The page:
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Rain in Japan

Typhoons in Japan

Typhoons are mature tropical cyclones  that is quite common in the Northwestern Pacific Basin accounting for almost a third of the world’s annual tropical cyclones. Tropical storms in this region often affect Vietnam, Taiwan, China, Hong Kong, Macau, Korea, Philippines, and Japan, plus a number of other islands such as Guam, Palau and the Northern Marianas.Typhoon headed for Japan

The northern Pacific Ocean is divided into three regions, the eastern (North America 140 degrees W), central (140 degrees W to 180 degrees) and western (180 degrees E to 100 degrees). The Regional Specialized Meteorological Center (RSMC) for tropical cyclone forecasts is located in Japan with other tropical cyclone warning centers for the northwest Pacific in Hawaii (the Joint Typhoon Warning Center), the Philippines and Hong Kong. The RSMC names each system but also coordinates the main name list with 18 countries that have territories threatened by the typhoons annually.

Beware of the taifu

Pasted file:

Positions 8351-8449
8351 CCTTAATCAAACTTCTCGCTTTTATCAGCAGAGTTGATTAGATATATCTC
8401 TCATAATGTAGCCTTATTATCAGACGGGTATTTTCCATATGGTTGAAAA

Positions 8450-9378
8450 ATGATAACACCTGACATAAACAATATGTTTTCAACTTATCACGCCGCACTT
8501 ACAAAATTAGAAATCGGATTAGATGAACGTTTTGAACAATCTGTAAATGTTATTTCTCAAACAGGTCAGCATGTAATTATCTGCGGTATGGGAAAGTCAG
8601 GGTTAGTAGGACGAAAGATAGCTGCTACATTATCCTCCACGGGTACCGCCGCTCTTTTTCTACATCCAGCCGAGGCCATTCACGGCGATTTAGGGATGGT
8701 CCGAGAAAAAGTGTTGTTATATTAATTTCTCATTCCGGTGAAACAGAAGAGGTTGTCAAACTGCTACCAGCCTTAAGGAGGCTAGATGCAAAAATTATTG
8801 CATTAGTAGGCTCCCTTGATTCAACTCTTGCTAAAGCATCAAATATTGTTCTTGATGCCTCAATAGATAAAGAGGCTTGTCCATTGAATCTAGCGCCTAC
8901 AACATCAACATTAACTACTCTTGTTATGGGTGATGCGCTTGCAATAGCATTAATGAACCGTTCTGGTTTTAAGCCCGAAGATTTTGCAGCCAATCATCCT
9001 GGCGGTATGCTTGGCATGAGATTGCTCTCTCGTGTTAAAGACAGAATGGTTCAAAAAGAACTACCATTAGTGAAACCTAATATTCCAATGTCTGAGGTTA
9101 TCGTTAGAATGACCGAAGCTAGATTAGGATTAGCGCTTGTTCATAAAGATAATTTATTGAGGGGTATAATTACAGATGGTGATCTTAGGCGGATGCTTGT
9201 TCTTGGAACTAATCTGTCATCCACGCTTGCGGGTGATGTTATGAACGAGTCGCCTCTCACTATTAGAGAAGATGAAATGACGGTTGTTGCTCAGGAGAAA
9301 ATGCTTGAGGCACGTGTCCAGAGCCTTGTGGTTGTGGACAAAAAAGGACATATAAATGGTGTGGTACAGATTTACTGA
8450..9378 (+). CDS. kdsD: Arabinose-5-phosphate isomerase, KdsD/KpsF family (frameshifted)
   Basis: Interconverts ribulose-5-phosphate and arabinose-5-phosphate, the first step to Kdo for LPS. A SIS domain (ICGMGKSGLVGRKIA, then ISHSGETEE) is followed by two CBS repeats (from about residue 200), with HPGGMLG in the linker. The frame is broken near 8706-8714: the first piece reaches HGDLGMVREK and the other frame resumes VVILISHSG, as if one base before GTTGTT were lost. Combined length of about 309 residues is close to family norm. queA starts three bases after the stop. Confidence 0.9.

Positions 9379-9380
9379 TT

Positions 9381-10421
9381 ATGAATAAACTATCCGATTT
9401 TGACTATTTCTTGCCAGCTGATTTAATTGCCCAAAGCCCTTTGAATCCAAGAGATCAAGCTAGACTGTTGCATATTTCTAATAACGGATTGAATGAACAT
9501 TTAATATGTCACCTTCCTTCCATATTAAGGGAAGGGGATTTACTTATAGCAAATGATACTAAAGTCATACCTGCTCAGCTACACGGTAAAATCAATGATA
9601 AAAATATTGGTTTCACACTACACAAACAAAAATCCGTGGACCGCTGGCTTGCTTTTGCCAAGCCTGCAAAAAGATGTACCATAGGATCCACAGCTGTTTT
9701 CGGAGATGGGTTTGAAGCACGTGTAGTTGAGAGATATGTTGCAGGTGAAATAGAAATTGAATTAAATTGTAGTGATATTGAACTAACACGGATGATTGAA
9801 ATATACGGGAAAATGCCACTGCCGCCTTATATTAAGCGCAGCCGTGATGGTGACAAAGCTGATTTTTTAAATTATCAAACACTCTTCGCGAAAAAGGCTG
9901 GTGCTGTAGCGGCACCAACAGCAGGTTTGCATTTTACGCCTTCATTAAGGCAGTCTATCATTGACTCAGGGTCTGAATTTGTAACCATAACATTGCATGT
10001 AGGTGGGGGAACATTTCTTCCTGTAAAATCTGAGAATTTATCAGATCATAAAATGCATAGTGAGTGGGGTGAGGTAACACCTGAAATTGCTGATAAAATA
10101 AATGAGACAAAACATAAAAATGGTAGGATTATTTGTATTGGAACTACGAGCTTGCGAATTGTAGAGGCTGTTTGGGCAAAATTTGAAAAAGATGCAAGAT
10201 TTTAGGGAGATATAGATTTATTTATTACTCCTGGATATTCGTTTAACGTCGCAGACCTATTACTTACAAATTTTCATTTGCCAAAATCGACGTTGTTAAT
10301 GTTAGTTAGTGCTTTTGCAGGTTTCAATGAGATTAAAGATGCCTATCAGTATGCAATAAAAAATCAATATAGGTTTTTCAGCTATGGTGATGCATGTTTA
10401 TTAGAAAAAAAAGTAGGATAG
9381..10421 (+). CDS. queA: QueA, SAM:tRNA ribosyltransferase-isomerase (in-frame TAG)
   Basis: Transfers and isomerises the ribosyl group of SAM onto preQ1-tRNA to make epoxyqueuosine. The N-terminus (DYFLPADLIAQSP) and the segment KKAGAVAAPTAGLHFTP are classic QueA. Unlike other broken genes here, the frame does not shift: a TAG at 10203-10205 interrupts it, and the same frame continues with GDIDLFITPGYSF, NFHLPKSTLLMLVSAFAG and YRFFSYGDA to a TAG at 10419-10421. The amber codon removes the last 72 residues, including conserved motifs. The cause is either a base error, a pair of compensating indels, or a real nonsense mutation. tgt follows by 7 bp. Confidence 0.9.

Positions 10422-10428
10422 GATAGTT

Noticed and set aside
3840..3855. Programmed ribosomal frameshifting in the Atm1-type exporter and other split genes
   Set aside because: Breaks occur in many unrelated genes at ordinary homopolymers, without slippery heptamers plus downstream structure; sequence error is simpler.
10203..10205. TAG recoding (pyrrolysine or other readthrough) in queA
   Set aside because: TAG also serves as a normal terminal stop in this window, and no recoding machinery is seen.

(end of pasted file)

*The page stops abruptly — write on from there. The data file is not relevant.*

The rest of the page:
Typhoons are known as taifu in Japanese. They are large low-pressure systems that come from rising water vapors from the warm surface of the ocean that condenses to for clouds. The clouds then rise into towering columns that cools and begin to sink. Wind circles the center like water going down the drain. This gives storms the characteristic spin. Typhoons can bring torrential winds as strong a 200mph and rainfall. Similarly, storms that form over the Atlantic Ocean are knows as hurricanes.

The typhoon season in Japan is between the months of May to October each year. The paths of the typhoon can be accurately predicted, and early preparations can be made before it actually hits.Torrential rain samurai home

Preparing for a typhoon in Japan

If you get caught travelling in the event of a typhoon, here are a few things to keep in mind:

  • Keep updated. Japanese TV and radio stations broadcast advance warnings about the coming typhoon. The most authoritative source would be the Japan Meteorological Agency.
  • Most schools and universities cancel classes until the typhoon has passed. Announcements are usually made last minute. If you’re a student in Japan, you can always call your school for updates.
  • Check the Haneda and Narita Airport sites for official updates.
  • For Shinkansen (bullet train) schedule updates can be found on the JR East site to check if the schedules have been affected.
  • Typhoon season includes rainy and hot weather. Pack necessary items to prepare you such as an umbrella, and proper clothing to keep you dry.
  • List down museums or other indoor activity that will be open during bad weather.

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Read all about Japanese immersion learning and studying abroad. Check out our eZasshi archives for more articles!